Dissertation/Thesis Abstract

The Effect of Increased PET Imaging on the Staging, Outcomes, and Health Care Utilization of Medicare Non-Small Cell Lung Cancer Patients
by Dinan, Michaela Ann, Ph.D., The University of North Carolina at Chapel Hill, 2011, 187; 3456262
Abstract (Summary)

Positron Emission Tomography (PET) is an advanced imaging modality that was first approved by Medicare in 1998 to differentiate between malignant and benign solitary pulmonary nodules. It has since has experienced rapid uptake in clinical practice among both Medicare and privately-insured non-small cell lung cancer (NSCLC) patients, despite a lack of large randomized trials examining how the use of PET affects NSCLC patient outcomes. The three studies in this dissertation used Surveillance Epidemiology and End Results (SEER)-Medicare data from 1992 to 2005 to examine how the widespread adoption of PET has affected the evaluation, staging, treatment, and health care utilization of Medicare beneficiaries with NSCLC.

By 2005, more than half of all NSCLC patients received one or more PET scans. Despite widespread adoption of PET overall, differential rates of PET utilization within sociodemographic and regional subgroups persisted through 2005, with lower rates of PET use observed among blacks, patients older than age 80, and patients living outside the Northeast. Widespread adoption of PET was accompanied by an increase in the proportion of cancers staged as unresectable, reduced rates of lung resection, and decreased inpatient health care expenditures by 2005. During the same period, the proportion of patients undergoing chemotherapy increased, resulting in an overall increase in expenditures for Medicare beneficiaries with NSCLC.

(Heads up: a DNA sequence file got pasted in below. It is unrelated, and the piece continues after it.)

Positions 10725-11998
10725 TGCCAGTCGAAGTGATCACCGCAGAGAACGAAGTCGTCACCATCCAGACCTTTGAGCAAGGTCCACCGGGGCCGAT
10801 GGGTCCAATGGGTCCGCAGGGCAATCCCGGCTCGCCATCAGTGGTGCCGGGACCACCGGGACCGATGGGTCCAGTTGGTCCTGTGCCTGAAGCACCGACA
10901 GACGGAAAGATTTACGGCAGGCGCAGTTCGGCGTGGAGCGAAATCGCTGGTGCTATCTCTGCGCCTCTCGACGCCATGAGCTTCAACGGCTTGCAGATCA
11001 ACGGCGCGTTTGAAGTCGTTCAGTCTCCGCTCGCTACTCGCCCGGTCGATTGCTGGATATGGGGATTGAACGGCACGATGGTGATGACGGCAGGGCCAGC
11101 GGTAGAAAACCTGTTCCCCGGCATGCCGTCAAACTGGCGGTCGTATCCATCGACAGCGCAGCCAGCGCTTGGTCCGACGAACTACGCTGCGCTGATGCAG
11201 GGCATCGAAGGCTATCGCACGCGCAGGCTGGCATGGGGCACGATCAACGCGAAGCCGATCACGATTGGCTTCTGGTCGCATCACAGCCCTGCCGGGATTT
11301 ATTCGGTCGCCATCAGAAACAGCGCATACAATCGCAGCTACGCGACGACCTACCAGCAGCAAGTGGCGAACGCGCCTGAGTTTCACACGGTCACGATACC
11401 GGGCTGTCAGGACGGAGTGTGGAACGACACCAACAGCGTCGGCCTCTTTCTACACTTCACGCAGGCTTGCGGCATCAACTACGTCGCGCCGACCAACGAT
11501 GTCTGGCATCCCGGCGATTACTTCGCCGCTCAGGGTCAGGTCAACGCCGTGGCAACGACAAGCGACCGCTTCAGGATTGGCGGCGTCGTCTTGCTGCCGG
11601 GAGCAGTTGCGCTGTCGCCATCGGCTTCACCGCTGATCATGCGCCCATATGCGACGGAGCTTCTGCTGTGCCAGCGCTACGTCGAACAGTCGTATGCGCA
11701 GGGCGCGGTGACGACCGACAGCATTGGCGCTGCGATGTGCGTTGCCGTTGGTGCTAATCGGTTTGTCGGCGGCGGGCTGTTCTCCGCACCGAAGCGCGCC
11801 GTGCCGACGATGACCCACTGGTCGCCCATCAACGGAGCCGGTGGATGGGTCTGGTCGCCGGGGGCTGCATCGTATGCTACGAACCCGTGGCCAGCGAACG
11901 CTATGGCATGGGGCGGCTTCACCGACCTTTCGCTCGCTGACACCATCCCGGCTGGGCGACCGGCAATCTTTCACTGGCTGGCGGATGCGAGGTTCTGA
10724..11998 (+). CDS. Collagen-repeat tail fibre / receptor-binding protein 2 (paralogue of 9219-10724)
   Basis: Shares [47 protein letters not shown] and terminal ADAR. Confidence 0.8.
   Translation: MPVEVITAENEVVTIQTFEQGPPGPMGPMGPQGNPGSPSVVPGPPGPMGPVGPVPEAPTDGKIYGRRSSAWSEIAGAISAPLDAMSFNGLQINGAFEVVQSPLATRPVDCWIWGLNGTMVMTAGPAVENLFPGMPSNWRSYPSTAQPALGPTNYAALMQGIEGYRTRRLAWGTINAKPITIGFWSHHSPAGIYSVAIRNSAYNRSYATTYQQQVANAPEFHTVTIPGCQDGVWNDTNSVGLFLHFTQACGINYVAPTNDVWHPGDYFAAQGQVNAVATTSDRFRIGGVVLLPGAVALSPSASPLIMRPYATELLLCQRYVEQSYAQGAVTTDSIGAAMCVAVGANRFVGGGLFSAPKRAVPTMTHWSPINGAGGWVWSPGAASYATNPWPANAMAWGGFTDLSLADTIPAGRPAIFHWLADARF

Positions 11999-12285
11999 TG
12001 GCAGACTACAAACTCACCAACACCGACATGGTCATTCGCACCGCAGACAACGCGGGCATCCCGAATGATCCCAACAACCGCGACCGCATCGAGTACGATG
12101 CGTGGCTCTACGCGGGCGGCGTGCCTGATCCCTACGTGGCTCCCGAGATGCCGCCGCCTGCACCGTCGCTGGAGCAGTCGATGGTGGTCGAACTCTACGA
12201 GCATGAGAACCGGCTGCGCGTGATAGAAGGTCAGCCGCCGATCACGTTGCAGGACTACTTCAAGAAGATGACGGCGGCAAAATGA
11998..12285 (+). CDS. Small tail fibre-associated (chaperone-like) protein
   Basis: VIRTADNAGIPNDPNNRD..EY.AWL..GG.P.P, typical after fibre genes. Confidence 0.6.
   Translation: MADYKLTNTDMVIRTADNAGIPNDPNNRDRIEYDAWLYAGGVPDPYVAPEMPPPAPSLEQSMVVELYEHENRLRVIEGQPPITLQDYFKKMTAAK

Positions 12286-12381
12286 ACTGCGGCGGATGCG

The widespread use of PET among the Medicare NSCLC occurred non-uniformly, induced stage migration, changed patient treatment and costs, but did not improve overall survival. In the era of individualized medicine, the role of PET may shift from an initial diagnosis and staging modality to a role in treatment evaluation. The increased use of PET in the Medicare NSCLC patient population and how it affects patient management and health care utilization remains an important area of ongoing research and evolving health policy.

Indexing (document details)
Advisor: Weinberger, Morris
Commitee: Abernethy, Amy P., Biddle, Andrea K., Carpenter, William R., Curtis, Lesley H.
School: The University of North Carolina at Chapel Hill
Department: Health Policy & Administration: Doctoral (residential)
School Location: United States -- North Carolina
Source: DAI-B 72/08, Dissertation Abstracts International
Subjects: Public health, Medical imaging, Oncology
Keywords: NSCLC patients, Non-small cell lung cancer, PET imaging, Stage migration
Publication Number: 3456262
ISBN: 978-1-124-65605-2
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